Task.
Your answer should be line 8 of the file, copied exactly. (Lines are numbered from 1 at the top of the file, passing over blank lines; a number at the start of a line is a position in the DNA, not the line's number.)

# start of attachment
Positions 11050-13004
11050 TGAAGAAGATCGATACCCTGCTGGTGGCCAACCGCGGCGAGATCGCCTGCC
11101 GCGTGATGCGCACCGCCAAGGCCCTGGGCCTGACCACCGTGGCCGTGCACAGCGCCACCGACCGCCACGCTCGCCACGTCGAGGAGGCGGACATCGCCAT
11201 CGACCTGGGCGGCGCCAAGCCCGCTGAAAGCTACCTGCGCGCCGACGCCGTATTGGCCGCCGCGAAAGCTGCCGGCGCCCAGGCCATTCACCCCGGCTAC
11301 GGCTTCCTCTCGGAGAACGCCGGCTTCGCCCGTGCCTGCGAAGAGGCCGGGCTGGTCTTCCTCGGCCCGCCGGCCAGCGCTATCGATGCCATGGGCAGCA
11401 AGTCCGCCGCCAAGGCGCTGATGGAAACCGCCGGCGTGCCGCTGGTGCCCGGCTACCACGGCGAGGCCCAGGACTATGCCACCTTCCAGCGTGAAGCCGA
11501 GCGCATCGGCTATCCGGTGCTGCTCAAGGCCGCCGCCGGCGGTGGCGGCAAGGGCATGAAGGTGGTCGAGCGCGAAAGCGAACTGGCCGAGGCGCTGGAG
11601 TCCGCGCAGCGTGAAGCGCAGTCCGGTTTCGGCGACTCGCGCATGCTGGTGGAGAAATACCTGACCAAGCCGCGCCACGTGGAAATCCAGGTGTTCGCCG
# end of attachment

11601 TCCGCGCAGCGTGAAGCGCAGTCCGGTTTCGGCGACTCGCGCATGCTGGTGGAGAAATACCTGACCAAGCCGCGCCACGTGGAAATCCAGGTGTTCGCCG